It seems sensible to think of most political mud-slinging as being suitable to modeling as a Prisoner’s Dilemma game: both sides sling dirt, both sides lose. (There are rare exceptions, such as when Nixon got Johnston to attack him, thus cementing Nixon’s role as the front runner for the 1968 GOP nomination, but those are rare.)

So at least when it comes to invective, Trump appears to be a natural game theorist.

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Miami Pop Music 2015

The Miami New Times 15 Best Miami Songs of 2015 were all new to me. Alas, I can only recommend #6, LunchMoney Lewis, “Bills”.

Part of my disconnect with the rest of the New Times list could be down to my failings: I don’t have much patience for techno, and my tastes in rap are somewhat classic. People more into contemporary rap may find several things to like on the New Times list. I wanted to like #10. Poorgrrrl, “Super Rude (co-prod. by ILLA, feat. Jenee),” just for the energy, and especially thought I ought to like #13. Virgo, “ISS” which is sort of similar to things I actually do like … but I didn’t.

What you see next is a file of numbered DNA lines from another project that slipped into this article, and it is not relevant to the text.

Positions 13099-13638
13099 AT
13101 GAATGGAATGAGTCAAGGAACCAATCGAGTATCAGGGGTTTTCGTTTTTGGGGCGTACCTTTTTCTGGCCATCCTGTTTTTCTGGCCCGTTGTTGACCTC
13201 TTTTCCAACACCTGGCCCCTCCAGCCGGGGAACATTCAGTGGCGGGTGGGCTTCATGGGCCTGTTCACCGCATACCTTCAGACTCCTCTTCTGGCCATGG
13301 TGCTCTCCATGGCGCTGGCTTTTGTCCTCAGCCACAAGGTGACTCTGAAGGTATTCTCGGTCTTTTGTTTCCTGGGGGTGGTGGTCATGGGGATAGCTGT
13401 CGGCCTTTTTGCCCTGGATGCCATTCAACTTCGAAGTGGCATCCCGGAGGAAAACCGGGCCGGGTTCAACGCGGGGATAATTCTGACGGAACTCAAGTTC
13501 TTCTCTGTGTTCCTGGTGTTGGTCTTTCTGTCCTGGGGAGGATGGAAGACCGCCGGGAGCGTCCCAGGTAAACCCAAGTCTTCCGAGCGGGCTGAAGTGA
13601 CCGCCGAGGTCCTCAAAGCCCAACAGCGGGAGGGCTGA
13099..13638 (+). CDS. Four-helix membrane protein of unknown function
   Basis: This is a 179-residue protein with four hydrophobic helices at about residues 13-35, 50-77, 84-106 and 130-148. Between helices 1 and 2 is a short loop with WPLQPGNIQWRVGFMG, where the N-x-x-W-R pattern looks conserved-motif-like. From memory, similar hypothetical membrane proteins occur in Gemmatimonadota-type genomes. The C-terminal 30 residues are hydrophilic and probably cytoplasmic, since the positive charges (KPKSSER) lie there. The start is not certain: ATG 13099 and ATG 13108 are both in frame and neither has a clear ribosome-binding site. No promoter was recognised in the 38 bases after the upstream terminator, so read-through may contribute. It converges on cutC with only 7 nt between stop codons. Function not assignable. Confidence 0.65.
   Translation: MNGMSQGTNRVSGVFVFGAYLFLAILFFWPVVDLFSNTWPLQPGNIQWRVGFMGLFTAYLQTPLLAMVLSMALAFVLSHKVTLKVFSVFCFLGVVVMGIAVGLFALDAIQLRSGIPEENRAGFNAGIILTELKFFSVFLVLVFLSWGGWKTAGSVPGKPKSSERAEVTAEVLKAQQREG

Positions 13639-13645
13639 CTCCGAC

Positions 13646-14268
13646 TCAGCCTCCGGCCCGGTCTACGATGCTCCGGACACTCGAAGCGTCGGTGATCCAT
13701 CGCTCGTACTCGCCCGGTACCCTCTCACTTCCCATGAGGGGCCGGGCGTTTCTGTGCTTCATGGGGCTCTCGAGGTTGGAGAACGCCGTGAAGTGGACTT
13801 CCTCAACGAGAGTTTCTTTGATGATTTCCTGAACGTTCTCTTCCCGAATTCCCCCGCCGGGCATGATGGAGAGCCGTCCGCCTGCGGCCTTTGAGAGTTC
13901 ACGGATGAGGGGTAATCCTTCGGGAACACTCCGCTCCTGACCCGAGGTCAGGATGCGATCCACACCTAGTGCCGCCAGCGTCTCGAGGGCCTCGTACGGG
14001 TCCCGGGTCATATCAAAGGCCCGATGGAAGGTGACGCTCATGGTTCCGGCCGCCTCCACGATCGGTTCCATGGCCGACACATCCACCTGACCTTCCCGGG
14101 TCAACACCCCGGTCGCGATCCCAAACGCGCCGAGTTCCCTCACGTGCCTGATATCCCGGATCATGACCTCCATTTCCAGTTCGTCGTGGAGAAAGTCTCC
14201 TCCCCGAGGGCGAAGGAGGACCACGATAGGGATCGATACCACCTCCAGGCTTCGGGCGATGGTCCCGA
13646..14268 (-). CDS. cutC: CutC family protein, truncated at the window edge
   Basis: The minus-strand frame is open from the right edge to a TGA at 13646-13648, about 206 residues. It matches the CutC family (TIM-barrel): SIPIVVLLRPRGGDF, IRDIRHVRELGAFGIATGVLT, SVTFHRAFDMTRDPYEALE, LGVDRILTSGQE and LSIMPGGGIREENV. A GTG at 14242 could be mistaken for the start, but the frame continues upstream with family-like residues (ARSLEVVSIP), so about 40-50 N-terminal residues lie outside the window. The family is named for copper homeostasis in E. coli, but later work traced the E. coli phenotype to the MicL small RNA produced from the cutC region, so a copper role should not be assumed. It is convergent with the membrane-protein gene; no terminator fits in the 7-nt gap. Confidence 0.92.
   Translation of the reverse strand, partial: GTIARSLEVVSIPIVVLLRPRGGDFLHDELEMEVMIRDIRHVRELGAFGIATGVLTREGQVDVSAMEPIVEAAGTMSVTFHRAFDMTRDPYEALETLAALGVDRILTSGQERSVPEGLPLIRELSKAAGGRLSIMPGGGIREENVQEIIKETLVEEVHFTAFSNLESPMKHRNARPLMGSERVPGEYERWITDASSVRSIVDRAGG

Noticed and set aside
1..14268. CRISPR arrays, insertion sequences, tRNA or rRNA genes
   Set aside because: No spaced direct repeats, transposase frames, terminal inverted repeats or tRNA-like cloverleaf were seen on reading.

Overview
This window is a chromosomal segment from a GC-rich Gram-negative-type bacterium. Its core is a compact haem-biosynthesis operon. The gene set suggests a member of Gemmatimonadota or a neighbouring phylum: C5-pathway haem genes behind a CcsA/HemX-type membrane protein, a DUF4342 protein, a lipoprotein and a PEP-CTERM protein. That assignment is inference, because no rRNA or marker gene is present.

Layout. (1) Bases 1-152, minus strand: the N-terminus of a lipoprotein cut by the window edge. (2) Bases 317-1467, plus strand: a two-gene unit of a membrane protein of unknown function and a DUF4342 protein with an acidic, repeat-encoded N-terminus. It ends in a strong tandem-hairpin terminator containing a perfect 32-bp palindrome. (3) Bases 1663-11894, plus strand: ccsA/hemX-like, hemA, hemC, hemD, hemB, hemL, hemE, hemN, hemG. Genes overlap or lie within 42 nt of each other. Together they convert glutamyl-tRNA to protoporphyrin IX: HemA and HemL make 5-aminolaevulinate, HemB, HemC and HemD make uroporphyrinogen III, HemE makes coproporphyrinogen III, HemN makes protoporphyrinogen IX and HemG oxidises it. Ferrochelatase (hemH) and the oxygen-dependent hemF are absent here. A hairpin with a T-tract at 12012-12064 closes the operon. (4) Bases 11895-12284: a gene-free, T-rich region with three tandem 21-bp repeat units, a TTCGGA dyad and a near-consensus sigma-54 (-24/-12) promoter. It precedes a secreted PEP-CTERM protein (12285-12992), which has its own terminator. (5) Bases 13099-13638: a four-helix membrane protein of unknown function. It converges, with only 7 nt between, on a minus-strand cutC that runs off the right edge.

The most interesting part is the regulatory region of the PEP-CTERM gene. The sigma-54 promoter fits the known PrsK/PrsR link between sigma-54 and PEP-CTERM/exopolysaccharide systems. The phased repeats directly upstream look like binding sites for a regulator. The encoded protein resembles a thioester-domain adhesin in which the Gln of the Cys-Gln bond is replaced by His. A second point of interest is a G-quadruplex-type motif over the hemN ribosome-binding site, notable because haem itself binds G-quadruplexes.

One smothered cheer for #15 on the list, Basside, “QLCL (Birthday Sex and Cheap Champagne)”. It’s crude, rude, and shot like a high school project, but the New Times review of it as “the most Miami thing we’ve ever seen” is less far off the mark than one might wish.

At this rate I may have to revise my estimation of Pitbull.

(More LunchMoney Lewis: Mama & WhipIt; WhipIt is the most hit-like but also the blandest.)